Rumsfeld was the youngest defense secretary in the Iraq war. Theauthor of this documentary survived a coup at one given point whileserving his career as defense secretary (Jameson, 26). The truthabout him is that he had a small group of individuals that surroundedhim, and they got some reputation among the citizens who had beenthere as civil servants for many years. In 2003, he traveled in themiddle of the group while on the war mission. Rumsfeld states thatthere are some things that we are familiar with, and there are thosethat are not familiar with them. Nobody knows the ones that are knownto us, and if someone looks throughout the history of their countryand other free countries, it is the latter individuals that tend tobe difficult to handle. Some few individuals in the current societyremember that Donald Rumsfeld was apparently responding toMiklaszewski`s request for evidence (Frerks, and Berma, 20) The truthis that it was difficult to determine the evidence against Iraq andRumsfeld used answers to answer the questions that he was asked. Theauthor is very brilliant as he cited reports where other individualsthought it was difficult for them (Frerks, 78).According to DonaldRumsfeld, he was aware of several pieces of evidence involving Iraqin most of the subjects but he stated that it was not his role tomake a rational judgment on the issues. This leads to the theme ofrational judgments. The author b rings about the theme of rationaljudgment as he was able to make decisions rationally without jumpingto conclusion s. Every decision made was arrived at after determiningthe repercussions involved.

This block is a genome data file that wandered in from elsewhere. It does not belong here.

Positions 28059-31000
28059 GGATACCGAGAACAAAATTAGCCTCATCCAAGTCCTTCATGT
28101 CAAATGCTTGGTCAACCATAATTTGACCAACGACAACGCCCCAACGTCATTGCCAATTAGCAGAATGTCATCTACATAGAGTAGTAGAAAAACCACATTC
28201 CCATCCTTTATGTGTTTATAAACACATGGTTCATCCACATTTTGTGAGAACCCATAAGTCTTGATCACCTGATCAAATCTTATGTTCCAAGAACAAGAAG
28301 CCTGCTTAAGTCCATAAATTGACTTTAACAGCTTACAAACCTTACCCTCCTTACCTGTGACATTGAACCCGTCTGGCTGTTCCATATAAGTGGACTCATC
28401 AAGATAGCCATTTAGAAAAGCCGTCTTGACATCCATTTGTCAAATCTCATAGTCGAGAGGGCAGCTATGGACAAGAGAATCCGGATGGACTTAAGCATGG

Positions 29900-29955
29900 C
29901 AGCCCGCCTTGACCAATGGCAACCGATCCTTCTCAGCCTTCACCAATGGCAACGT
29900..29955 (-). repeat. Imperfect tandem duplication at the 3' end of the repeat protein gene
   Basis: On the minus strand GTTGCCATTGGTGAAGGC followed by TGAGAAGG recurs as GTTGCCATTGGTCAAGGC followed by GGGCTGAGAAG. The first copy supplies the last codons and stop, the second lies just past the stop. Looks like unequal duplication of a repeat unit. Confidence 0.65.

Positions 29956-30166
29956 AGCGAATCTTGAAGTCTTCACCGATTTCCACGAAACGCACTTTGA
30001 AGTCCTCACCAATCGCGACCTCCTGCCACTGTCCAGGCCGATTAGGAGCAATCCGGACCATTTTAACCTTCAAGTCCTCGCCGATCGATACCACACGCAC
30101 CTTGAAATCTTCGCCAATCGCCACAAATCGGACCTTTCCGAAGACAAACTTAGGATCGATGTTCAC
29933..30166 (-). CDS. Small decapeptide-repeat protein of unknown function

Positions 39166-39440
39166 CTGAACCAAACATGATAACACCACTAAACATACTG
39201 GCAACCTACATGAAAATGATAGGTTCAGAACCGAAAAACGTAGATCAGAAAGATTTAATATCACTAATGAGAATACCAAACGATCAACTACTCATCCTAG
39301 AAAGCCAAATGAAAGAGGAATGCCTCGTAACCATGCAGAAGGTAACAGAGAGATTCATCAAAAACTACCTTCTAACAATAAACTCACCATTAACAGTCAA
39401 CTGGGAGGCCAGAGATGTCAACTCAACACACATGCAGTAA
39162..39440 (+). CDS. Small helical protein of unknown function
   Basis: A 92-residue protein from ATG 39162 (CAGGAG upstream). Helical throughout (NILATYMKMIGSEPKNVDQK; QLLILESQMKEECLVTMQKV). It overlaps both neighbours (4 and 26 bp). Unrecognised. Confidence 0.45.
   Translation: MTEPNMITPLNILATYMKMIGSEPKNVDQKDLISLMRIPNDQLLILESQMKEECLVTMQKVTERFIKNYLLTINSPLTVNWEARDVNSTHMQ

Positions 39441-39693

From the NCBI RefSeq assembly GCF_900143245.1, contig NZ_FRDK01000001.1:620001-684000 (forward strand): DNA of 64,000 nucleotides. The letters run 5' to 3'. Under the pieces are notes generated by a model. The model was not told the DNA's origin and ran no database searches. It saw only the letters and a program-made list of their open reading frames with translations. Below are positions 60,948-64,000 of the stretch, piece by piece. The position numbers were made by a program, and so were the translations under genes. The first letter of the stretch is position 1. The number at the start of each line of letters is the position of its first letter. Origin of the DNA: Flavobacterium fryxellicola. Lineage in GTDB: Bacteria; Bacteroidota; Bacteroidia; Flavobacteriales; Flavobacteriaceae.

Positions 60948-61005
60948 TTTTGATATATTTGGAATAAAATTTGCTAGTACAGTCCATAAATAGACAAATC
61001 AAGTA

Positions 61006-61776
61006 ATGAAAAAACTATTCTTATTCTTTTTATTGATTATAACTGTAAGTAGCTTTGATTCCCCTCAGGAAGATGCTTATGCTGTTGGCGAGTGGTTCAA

Kehret,Peg. Ghost dog secrets. New York: Puffin Books, 2011. Print.

Vest,Jason P. The Wire, Deadwood, Homicide, and NYPD Blue violence ispower. Santa Barbara, Calif: Praeger, 2011. Print.

McGlowan,Angela. Bamboozled how Americans are being exploited by the lies ofthe Liberal agenda. Nashville, Tenn: Thomas Nelson, 2007. Print.